These notorious tricksters have escaped from their Southwestern myths and go about their business largely undetected, in cities far from their familiar haunts in Taos and Tucson. Vancouver, Portland, San Francisco, Denver, New York City—all now have thriving coyote research programs. Occasionally, a coyote makes a bold appearance. A few years ago, on a steamy summer day, one found his way into a drink cooler at a Quiznos in downtown Chicago. Such brazen acts are rare, yet more people are finding out what is known among coyotes: wildness is part of the city, if you know how to look for it. Keep your eyes and ears open. Or watch the train tracks.

Or head to a golf course at dusk. This past summer, while walking my son home from school, he and I noticed several nighthawks in the neighborhood, sweeping the air for insects. Nighthawks perform aerial acrobatics that would be well worth buying tickets for; they can slice and twist with the precision of top-gun pilots. Feeding on the wing at high speeds, they flash their white-­barred underwings with mouths open wide, catching moths, gnats, flies, and other flying insects in their gaping maws. My son and I decided to take a detour to the golf course by the Channel canal, hoping the combination of insect fecundity and open space would lure the avian hunters.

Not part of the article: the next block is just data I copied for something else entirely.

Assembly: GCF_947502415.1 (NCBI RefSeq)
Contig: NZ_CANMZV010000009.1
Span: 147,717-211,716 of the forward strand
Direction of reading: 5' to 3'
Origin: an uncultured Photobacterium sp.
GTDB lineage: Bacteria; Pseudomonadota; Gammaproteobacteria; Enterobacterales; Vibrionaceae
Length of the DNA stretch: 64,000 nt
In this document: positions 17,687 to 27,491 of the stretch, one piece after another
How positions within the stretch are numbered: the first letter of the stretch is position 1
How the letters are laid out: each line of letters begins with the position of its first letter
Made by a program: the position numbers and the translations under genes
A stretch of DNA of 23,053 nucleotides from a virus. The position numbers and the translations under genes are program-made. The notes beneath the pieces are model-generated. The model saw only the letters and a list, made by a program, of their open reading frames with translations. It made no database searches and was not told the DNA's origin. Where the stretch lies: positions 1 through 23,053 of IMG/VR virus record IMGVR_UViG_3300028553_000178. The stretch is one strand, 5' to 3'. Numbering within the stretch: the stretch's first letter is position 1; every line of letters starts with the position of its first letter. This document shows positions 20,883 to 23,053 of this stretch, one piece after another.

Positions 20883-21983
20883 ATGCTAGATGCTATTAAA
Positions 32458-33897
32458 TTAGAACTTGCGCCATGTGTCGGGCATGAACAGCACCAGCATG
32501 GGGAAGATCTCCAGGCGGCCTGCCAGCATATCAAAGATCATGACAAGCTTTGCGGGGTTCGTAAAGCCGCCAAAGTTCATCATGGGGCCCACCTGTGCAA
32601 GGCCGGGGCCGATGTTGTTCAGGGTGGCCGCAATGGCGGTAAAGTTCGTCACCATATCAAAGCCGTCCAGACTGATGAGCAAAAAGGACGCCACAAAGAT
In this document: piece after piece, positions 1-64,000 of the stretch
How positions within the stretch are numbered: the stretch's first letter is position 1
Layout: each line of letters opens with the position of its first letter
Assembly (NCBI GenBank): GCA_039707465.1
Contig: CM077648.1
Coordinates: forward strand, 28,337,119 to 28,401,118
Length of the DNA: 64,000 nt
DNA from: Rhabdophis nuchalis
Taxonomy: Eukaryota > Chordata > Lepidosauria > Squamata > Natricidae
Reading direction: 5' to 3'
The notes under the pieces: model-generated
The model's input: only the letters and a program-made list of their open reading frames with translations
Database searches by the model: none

What a show it was. After arriving, we got low to the ground and army-crawled on our bellies to the edge of the grass, eyes darting between birds, mouths as agape as those of the nighthawks, who were reveling in the feast on the wing. The finale, however, came courtesy of a surprise visitor. As we lay motionless, watching the birds, a flash at ground level drew our attention: one of the ghosts of Chicago. A Channel coyote sprinted across the open fairway at a full trot, returning from his own neighborhood adventures. That evening made my son’s top­-ten best days of all time.

Wildness is part of the city, if you know how to look for it.